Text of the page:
Delhi-based Geetanjali Singh was going through a rough patch for a long time. Even though she knew she had to seek counselling, factors like expenses and apprehensions from family and friends pushed the much-needed session to the next year. The 32-year-old felt nervous and lonely as she did not know where she was headed.
“I finally decided to take that extra effort to find a good therapist.”
— Geetanjali Singh
Luckily for her, the first session with the therapist turned out to be ‘superb’. According to her the key quality that one should be looking for in a therapist should be their non-judgmental nature.
Perks of an offline session
Traditional offline therapy is generally recommended because of the comfort, trust, and neutral space it offers. As Rajesh says, the setting is to both soothe and strengthen the trust between both. Online therapy via video call was sought especially during the pandemic. These sessions have gained popularity for easy accessibility in terms of the geography and availability of experts.Shutterstock
Understanding bottlenecks and making the right choice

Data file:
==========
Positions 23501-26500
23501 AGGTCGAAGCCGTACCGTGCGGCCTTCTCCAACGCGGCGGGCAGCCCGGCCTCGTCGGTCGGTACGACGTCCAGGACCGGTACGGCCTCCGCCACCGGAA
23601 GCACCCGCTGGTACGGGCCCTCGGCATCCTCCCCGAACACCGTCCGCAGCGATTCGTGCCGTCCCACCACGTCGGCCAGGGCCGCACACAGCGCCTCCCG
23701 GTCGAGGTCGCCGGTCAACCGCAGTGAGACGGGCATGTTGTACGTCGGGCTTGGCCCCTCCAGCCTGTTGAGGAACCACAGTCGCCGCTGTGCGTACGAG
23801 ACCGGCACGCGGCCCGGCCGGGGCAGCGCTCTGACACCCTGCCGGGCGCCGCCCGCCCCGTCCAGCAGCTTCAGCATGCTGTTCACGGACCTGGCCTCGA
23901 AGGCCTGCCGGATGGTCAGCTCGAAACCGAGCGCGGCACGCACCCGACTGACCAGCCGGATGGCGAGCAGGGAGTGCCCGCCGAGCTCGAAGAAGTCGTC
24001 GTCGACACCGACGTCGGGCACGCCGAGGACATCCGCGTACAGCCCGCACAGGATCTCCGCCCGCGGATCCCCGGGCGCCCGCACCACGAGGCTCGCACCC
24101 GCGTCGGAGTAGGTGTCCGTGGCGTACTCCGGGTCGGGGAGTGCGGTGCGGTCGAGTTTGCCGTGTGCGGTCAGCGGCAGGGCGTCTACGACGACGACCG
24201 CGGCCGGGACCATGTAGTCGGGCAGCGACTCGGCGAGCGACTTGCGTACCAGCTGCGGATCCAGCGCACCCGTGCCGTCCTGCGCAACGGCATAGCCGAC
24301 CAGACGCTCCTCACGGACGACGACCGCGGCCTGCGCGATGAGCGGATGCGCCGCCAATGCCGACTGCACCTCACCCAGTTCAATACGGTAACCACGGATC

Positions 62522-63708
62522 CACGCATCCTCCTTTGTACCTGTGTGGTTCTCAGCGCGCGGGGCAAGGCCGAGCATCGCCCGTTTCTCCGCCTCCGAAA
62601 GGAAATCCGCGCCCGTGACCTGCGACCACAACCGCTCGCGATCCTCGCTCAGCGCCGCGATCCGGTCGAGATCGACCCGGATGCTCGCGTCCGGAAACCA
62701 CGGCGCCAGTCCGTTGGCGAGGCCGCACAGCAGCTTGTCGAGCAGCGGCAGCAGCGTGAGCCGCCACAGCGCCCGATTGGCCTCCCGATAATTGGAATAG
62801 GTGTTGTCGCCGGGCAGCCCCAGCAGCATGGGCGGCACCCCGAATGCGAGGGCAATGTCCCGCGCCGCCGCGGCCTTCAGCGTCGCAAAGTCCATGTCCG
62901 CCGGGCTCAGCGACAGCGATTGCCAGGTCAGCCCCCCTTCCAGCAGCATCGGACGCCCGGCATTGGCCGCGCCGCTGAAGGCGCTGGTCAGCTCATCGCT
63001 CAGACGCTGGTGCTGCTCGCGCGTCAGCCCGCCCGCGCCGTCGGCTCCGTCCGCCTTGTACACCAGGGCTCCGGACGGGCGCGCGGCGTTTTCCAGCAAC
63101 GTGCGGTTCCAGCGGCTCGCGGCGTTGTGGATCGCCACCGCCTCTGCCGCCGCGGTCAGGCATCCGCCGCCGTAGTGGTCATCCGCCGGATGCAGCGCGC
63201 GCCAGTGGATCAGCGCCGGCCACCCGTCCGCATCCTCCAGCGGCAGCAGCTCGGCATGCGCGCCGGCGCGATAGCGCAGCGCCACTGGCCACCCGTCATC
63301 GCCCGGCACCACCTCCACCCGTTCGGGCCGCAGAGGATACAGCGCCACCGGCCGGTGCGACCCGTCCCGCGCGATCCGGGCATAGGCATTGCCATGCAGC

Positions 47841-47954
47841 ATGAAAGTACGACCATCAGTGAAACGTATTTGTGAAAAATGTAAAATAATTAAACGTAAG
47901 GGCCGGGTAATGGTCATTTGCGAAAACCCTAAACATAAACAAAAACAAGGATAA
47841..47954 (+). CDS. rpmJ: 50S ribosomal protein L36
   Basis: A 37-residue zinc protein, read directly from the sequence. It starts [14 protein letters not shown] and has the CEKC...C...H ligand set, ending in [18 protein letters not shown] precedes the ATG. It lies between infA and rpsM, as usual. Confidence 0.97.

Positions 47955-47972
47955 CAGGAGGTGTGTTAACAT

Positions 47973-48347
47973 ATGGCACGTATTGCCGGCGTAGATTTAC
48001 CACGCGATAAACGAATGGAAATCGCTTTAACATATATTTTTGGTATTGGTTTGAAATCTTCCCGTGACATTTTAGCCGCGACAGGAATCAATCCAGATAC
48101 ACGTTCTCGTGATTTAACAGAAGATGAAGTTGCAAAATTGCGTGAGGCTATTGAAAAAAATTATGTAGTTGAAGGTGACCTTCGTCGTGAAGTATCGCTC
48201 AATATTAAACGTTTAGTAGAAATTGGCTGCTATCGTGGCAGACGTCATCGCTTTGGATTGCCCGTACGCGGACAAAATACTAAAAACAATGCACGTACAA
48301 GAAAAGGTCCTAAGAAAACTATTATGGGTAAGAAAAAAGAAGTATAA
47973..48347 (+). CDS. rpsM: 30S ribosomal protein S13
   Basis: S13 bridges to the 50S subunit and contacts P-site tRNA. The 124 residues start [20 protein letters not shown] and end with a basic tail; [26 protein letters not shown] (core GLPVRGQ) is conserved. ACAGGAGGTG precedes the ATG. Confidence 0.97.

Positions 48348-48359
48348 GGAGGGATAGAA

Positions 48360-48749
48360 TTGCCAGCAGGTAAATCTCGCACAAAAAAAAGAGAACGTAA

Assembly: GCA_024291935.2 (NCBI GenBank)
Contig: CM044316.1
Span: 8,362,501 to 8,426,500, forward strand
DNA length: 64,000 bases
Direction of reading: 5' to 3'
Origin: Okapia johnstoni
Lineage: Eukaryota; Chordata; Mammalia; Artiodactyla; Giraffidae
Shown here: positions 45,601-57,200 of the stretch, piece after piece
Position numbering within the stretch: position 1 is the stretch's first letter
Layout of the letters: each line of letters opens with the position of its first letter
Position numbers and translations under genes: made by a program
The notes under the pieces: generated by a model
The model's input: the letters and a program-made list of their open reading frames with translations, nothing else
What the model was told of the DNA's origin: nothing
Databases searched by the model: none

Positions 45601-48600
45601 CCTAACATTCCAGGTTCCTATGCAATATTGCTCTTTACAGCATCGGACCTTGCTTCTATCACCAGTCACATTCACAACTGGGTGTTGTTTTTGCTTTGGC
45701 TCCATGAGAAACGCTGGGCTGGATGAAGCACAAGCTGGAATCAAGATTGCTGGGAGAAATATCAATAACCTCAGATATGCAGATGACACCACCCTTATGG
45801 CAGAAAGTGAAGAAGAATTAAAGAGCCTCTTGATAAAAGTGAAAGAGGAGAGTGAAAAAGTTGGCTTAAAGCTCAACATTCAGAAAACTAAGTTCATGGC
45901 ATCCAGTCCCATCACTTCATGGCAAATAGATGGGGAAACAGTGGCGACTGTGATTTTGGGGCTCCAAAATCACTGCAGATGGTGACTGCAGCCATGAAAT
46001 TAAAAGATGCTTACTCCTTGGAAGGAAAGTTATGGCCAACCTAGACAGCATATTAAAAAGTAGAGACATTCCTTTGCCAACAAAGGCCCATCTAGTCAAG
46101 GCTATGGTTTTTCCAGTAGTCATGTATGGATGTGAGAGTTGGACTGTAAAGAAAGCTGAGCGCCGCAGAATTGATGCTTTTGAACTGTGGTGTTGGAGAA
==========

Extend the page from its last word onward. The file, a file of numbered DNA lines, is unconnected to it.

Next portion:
Limitations like money, privacy and travel define the search for a good therapist. One’s preference also plays a role in identifying how and where to approach a professional. Finding comfort in a counsellor or a therapist also depends on ethnicity, gender, orientation, and age.
Some of the ways that one can look for sessions based on their needs are:
- Ask a trustworthy source: Often the best way to find a good therapist is to ask someone you trust who has been on a similar journey and taken therapy. Kabir adds that it helps gain feedback and decide what medium you choose.
- Social media and internet: The internet, including social media, has an ocean of options for finding and availing therapy. While using it, it is important to pay attention to the credentials, reviews, and methods the counsellors employ. Both Rajesh and Khan stress on this.